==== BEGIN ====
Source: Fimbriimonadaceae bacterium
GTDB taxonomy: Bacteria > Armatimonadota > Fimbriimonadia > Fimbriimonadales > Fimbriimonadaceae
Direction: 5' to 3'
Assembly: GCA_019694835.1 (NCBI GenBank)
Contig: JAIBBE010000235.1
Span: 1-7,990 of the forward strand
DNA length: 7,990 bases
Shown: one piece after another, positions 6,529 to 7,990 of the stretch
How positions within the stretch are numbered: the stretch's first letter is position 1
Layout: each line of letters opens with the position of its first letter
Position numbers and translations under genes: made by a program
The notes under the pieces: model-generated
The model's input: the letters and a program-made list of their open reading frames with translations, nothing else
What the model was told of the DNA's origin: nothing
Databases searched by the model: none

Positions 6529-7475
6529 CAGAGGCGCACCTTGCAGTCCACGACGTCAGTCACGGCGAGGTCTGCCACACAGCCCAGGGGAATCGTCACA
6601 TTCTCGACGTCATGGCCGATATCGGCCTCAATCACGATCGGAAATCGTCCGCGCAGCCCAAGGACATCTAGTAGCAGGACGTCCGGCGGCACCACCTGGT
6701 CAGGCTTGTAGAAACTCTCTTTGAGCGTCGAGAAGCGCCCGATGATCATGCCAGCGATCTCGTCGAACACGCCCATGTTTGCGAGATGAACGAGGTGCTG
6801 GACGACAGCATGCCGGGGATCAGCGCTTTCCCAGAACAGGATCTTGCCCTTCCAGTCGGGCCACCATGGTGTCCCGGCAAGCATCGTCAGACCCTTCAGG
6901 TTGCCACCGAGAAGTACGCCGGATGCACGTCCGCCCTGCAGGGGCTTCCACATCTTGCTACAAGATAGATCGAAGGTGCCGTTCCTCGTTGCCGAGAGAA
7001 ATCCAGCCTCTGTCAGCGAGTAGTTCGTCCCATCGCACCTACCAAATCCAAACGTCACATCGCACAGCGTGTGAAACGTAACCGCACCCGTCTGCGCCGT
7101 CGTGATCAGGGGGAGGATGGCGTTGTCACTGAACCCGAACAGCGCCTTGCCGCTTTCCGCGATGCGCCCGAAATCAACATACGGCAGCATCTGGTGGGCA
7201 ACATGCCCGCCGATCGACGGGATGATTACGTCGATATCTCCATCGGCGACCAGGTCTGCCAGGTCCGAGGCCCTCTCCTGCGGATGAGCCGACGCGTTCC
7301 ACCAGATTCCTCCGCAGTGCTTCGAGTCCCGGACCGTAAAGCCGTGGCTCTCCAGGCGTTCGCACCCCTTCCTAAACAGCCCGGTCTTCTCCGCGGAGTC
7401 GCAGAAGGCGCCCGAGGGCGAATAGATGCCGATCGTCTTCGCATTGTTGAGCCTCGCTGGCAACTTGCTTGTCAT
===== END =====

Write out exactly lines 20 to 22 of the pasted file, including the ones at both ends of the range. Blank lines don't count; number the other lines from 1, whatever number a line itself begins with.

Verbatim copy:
6801 GACGACAGCATGCCGGGGATCAGCGCTTTCCCAGAACAGGATCTTGCCCTTCCAGTCGGGCCACCATGGTGTCCCGGCAAGCATCGTCAGACCCTTCAGG
6901 TTGCCACCGAGAAGTACGCCGGATGCACGTCCGCCCTGCAGGGGCTTCCACATCTTGCTACAAGATAGATCGAAGGTGCCGTTCCTCGTTGCCGAGAGAA
7001 ATCCAGCCTCTGTCAGCGAGTAGTTCGTCCCATCGCACCTACCAAATCCAAACGTCACATCGCACAGCGTGTGAAACGTAACCGCACCCGTCTGCGCCGT